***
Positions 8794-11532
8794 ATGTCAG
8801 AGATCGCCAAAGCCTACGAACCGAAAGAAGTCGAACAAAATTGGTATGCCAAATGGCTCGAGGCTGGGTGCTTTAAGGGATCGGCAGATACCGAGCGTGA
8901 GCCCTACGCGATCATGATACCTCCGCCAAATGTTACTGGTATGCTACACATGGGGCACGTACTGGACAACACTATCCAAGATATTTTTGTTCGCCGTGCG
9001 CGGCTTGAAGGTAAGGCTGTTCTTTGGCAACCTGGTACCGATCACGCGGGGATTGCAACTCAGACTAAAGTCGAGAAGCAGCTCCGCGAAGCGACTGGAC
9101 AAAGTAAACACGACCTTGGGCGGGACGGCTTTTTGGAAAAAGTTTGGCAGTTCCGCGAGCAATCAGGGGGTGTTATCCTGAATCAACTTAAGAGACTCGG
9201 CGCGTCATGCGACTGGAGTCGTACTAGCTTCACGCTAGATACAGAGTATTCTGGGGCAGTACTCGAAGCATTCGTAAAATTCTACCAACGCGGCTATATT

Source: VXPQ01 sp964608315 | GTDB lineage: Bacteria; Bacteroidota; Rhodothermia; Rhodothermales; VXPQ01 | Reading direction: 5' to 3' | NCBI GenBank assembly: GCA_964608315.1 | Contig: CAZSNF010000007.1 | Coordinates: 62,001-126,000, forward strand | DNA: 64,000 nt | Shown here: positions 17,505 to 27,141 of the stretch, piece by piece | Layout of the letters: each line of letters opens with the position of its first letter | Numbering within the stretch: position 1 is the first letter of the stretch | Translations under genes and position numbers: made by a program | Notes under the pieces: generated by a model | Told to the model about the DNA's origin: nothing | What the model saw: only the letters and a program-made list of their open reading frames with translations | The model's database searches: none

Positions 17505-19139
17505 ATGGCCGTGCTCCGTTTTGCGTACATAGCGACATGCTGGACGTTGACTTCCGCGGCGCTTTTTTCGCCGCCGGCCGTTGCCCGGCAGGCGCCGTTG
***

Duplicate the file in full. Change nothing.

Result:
Positions 8794-11532
8794 ATGTCAG
8801 AGATCGCCAAAGCCTACGAACCGAAAGAAGTCGAACAAAATTGGTATGCCAAATGGCTCGAGGCTGGGTGCTTTAAGGGATCGGCAGATACCGAGCGTGA
8901 GCCCTACGCGATCATGATACCTCCGCCAAATGTTACTGGTATGCTACACATGGGGCACGTACTGGACAACACTATCCAAGATATTTTTGTTCGCCGTGCG
9001 CGGCTTGAAGGTAAGGCTGTTCTTTGGCAACCTGGTACCGATCACGCGGGGATTGCAACTCAGACTAAAGTCGAGAAGCAGCTCCGCGAAGCGACTGGAC
9101 AAAGTAAACACGACCTTGGGCGGGACGGCTTTTTGGAAAAAGTTTGGCAGTTCCGCGAGCAATCAGGGGGTGTTATCCTGAATCAACTTAAGAGACTCGG
9201 CGCGTCATGCGACTGGAGTCGTACTAGCTTCACGCTAGATACAGAGTATTCTGGGGCAGTACTCGAAGCATTCGTAAAATTCTACCAACGCGGCTATATT

Source: VXPQ01 sp964608315 | GTDB lineage: Bacteria; Bacteroidota; Rhodothermia; Rhodothermales; VXPQ01 | Reading direction: 5' to 3' | NCBI GenBank assembly: GCA_964608315.1 | Contig: CAZSNF010000007.1 | Coordinates: 62,001-126,000, forward strand | DNA: 64,000 nt | Shown here: positions 17,505 to 27,141 of the stretch, piece by piece | Layout of the letters: each line of letters opens with the position of its first letter | Numbering within the stretch: position 1 is the first letter of the stretch | Translations under genes and position numbers: made by a program | Notes under the pieces: generated by a model | Told to the model about the DNA's origin: nothing | What the model saw: only the letters and a program-made list of their open reading frames with translations | The model's database searches: none

Positions 17505-19139
17505 ATGGCCGTGCTCCGTTTTGCGTACATAGCGACATGCTGGACGTTGACTTCCGCGGCGCTTTTTTCGCCGCCGGCCGTTGCCCGGCAGGCGCCGTTG